TOP REVISION TIPS
Little and often over a longer period of time is very effective, especially when the activities are carefully targeted for each pupil’s need. We create a personalised ‘training plan’ that accounts for the varying requirements of different exams in terms of knowledge, skills, exam technique and timing.
When revising at home, we advise against giving pupils reams of practice papers from an early stage. Without the skills needed to complete them, it can be demotivating and relentless. Save those until the exam is closer when pupils know how to tackle the questions and can practise under timed conditions.
Find out from your child’s teacher exactly what they need to work on in the different areas. Teachers can always suggest helpful activities, websites, apps and books to support them.
Although it is more time consuming, sitting and reading a challenging and language-rich book together with your child will have far more impact than leaving them to complete a series of past paper comprehensions alone. If you notice something your child is struggling with, tell their teachers and ask for advice.
THE MAGIC TRILOGY
Three is the magic number. Thats’s school, parent and child. This relationship is key and how they work together.
Senior School Transition is a real partnership between home and school and so we offer our first formal transition meeting towards the end of Year 4 so that parents can start to think about visiting potential schools and forming some broad thoughts about their options.
Preparations can be tailored to each child when the conversation about schools remains open between home and school. Open and honest communication is key. School needs to know where the pupils are aiming for, parents need to know their child’s realistic goals both academically and socially, and children also need to know what is expected of them.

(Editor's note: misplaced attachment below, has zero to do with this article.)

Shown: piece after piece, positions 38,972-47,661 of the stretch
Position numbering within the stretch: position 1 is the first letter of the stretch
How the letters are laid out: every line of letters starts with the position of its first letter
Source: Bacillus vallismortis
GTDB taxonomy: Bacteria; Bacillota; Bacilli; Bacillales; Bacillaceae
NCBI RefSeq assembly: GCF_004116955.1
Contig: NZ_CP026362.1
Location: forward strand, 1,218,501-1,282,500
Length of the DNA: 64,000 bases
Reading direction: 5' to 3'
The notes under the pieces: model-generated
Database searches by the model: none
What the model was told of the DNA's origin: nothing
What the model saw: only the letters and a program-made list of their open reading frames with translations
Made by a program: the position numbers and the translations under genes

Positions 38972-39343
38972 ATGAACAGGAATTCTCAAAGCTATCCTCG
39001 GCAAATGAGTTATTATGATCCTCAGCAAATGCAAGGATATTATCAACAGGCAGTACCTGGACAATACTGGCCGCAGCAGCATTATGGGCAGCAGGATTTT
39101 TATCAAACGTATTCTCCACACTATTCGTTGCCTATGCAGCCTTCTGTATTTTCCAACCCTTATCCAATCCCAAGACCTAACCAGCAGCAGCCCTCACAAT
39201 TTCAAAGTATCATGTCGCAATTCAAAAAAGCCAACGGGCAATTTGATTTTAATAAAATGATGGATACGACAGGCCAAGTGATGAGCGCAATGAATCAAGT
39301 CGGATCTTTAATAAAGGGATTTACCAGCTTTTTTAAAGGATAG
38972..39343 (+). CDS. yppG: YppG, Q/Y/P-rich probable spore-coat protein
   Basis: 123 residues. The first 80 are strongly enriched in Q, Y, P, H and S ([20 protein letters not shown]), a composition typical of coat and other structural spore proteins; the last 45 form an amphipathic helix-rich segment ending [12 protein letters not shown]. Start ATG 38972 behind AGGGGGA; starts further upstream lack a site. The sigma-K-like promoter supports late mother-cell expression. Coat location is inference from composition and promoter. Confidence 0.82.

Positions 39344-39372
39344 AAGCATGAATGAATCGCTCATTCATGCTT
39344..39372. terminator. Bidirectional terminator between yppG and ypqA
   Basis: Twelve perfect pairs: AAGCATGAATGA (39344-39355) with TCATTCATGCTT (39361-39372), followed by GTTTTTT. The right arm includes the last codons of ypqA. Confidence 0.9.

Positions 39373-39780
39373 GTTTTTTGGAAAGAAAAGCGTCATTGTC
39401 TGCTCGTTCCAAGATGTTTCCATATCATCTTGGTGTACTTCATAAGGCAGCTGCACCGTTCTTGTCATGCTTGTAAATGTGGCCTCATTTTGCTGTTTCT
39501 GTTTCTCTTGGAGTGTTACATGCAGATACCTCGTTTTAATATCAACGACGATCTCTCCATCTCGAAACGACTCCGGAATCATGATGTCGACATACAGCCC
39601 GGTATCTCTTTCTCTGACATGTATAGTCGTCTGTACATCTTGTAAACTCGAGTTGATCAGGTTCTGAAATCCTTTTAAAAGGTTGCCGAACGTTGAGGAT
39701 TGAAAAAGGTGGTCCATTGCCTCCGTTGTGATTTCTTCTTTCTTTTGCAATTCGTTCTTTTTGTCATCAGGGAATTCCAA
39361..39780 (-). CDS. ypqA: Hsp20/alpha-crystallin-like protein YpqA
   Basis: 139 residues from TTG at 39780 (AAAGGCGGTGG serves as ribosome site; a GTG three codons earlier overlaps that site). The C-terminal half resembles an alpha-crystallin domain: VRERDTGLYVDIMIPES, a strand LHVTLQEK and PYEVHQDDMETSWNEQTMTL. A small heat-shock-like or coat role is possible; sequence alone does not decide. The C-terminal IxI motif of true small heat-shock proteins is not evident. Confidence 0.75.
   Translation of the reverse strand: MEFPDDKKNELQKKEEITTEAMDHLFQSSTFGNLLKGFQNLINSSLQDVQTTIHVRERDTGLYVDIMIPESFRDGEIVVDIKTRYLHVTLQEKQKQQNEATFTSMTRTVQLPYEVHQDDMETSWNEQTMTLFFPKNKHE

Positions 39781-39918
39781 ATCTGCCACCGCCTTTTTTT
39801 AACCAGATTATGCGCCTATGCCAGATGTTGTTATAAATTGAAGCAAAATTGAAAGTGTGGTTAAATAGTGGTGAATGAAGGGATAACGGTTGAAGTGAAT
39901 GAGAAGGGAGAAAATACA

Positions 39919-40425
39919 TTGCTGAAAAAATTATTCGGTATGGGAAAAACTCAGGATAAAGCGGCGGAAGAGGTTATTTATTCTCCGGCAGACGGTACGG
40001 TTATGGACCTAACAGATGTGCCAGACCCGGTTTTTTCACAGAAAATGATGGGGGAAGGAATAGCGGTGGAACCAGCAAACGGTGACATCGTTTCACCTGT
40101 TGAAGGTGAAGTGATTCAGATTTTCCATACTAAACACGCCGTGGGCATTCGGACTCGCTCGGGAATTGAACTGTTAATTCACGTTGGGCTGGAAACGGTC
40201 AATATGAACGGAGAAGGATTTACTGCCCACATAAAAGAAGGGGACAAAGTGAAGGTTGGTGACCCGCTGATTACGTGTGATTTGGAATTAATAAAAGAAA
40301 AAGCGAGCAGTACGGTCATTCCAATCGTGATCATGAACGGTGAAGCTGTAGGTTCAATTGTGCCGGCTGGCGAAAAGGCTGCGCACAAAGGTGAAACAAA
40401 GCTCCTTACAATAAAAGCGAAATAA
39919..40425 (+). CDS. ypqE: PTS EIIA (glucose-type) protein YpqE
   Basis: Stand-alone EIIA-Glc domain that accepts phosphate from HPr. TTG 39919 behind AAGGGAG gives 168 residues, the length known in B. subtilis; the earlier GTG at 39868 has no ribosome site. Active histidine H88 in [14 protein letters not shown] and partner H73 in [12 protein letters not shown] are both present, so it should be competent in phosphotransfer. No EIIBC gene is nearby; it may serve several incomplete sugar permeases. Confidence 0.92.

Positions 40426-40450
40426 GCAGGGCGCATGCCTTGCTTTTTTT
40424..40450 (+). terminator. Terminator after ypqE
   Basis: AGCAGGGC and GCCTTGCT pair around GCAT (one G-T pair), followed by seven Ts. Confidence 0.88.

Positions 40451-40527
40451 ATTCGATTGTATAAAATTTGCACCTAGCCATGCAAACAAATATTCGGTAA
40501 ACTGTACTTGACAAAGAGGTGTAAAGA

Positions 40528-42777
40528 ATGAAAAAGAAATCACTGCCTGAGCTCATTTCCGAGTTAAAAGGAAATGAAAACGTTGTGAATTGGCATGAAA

When communication channels break down, outcomes suffer. We invite our parents in to discuss senior school choice with staff. The decision is ultimately for parents to make, but we guide and inform as best we can. There is a huge amount of 11+ expertise within our teaching staff and we want to share as much of it as we can.
DEALING WITH DISAPPOINTMENT
When the letters from senior schools begin dropping through letterboxes, it can be a very emotional time. Balancing the celebrations for some, whilst sensitively managing those who were not successful, is important.
Our school values and our pastoral curriculum teach many of the skills the girls need during this time. We don’t want a quick fix – we want our girls to be equipped to deal with whatever those letters may say.
Kindness, team spirit, perseverance, respect and resilience all come into play and our girls are taught these throughout their school career. They are skills for life, not just for 11+. They form part of the curriculum because they are fundamental to our ethos, and when 11+ results come around, they can be relied on.
For pupils, or parents, who struggle with the news, we are here to talk; to advise them of alternatives and to praise the pupils’ efforts and the successes they have had.